It has been very healing. It’s been healing since the beginning. If you go back to the play, it was healing because I get to be the bad guy on stage acting. I got to let some stuff out there and that was very healing. Then writing the script… this is the beauty of it, really. I've taken all this junk and turned it into fertilizer. And it's nourishing this whole community now. There are other people who are feeding off of this. Even spiritually, to see that there's something out there for us, for those of us who are alcoholics or addicts or are in the recovery community, we don't have content. We don't have a parade. We don't have celebrations. We've been around for eight decades. We've got nothing. That's a big thing, we need content. There’s 40 million of us. We’ve got a voice.
You’ve donated over 2,000 copies to treatment centers, youth detention facilities and San Quentin and Pelican Bay State Prisons. Can you tell us more about that?
Everybody loves it. In the prison, we're getting 100% readership. There's 500 copies and then there's 3,000 inmates. The librarian had told me that it's already flipped twice, so there's no copies.They're all rented out. That makes me very happy.
And then underneath all that, Brandon and I are sitting with some people today that may want to help us along with investments for the detox center. Because, ultimately, what I would like to happen is this whole thing takes off with the television series and that pushes the sale of the comic book and then that comic book will just fund these places. That's my dream.
Issue No. 2
Why is forming a detox center the ultimate goal?
My personal feeling is that when somebody is at that point of surrendering to this process, it’s a delicate time, they're very vulnerable. This is the time when they need to hear from people like me and other elders that are in the recovery community. They need to hear from us immediately. But that's not happening because a lot of people don't have money to get into this facility. And if they do get into the facility, what happens is they're just given a bed and have to just go ahead and sweat it out. There are some public services out there where you can go sweat it out in a bed. That's not what I want to offer. I just see the little kinks in some of the programming for 12 Step and the biggest one is physical. We don't address anything physically with these people, so we're just bringing them in and we're saying, “Hey, I know that you were achieving instant pleasure and instant brain reward, but now you're going to have to do this process.”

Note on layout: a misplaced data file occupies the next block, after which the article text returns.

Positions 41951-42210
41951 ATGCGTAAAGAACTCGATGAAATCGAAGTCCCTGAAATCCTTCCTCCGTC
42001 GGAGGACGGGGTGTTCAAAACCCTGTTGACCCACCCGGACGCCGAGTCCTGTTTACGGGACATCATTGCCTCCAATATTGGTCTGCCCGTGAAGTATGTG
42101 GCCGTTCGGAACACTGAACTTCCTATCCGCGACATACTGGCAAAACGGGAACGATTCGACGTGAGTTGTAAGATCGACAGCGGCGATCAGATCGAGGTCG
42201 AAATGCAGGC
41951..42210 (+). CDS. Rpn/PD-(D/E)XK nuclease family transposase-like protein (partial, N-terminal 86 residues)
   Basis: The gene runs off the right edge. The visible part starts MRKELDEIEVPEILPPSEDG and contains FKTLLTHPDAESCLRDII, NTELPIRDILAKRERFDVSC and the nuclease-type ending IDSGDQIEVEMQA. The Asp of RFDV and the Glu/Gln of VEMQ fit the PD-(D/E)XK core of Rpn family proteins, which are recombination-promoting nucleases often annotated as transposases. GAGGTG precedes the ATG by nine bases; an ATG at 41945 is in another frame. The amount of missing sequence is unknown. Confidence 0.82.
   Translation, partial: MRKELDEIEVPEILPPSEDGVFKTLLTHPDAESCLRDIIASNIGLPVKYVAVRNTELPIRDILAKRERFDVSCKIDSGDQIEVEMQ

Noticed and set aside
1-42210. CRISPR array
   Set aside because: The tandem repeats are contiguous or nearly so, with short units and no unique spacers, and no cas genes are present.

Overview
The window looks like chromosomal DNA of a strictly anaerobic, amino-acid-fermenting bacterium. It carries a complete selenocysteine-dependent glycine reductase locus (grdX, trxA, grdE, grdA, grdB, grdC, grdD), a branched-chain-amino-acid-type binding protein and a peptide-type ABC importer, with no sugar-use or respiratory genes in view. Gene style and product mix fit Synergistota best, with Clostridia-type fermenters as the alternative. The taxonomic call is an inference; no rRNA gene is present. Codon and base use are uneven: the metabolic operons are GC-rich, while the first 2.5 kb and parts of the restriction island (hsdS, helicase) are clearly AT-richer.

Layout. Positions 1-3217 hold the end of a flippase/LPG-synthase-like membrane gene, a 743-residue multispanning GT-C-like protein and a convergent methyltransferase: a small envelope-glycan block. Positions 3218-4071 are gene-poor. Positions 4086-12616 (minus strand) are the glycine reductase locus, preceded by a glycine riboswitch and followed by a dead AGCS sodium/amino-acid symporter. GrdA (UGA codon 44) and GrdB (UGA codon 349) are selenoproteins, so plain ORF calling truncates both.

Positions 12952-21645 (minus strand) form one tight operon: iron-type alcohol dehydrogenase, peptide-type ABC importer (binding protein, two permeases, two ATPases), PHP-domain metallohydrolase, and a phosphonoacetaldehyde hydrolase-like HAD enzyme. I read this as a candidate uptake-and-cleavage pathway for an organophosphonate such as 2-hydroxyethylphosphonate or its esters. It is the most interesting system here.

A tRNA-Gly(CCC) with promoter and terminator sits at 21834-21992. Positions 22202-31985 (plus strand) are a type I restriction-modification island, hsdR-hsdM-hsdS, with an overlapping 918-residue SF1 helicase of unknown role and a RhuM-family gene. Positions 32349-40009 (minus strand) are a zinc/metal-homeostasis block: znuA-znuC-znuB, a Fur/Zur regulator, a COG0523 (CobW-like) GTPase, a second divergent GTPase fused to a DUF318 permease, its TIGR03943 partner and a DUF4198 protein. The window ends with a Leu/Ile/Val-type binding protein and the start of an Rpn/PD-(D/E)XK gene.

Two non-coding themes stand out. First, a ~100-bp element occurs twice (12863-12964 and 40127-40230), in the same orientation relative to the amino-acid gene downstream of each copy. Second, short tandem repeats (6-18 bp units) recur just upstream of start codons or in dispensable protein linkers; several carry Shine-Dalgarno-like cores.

Number one, there's homeless people out there, for sure, who want to get well. But they've got no money. These rehab centers, they make me sick. They're charging $30, 40, 50,000 a month. It's just nuts. It could be one-tenth of that and they would still accomplish it. And so these people are left in the cold.
How do you envision Below Sycamore as a TV series— what will make it standout?
It's rare that you find hope inside of these shows. What I wanted to do was really show people, especially in the first season of Below Sycamore, is look, you can't do this on your own. You can't. Do you see how strong this is?
Now I realized that if we take a camera and get a bunch of actors and go into a recovery meeting, it's going to be fantastically boring. So we don't do that in the show. We kind of creep in like mid-sentence, and then you get this juicy, juicy thing that falls out of someone's mouth. And then boom, we're back on the street again. I'm using some stuff that I learned when I was a kid and watching some shows in the ‘80s that I really loved. It just had more substance, there was some real morale there.
If it gets picked up the way we want, we're going to have a mixed genre. Immediately that will make it different because we're gonna have a show that is both live action and animation. Right there, we're different than everybody. And it's the first, I believe, real show that takes a really good look at the demonic, parasitic nature of addiction. Nobody else is going to do it like we do it.
Have you envisioned how long you want the graphic novel series to be?
Me and comic book illustrator Fernando Kern, we did counsel on this. And we think we've got maybe 125 issues.We're only putting out six a year. I don’t know what the math on that is, but I think we got maybe 20 years or something of comic books. If people want to keep buying them, we’ve got them.
What do you want readers to take away from Below Sycamore?
If anybody is out there and they're reading this article and they're struggling, I want them to know this disease of addiction, it's way stronger than them. They're not going to be able to beat this on their own. They need help and help is out there. But this thing that has a hold of you, if you really are a real addict, it'll never let you go. It never will. You need something bigger. You need community.
This interview has been edited and condensed.
Photography by: Courtesy Below Sycamore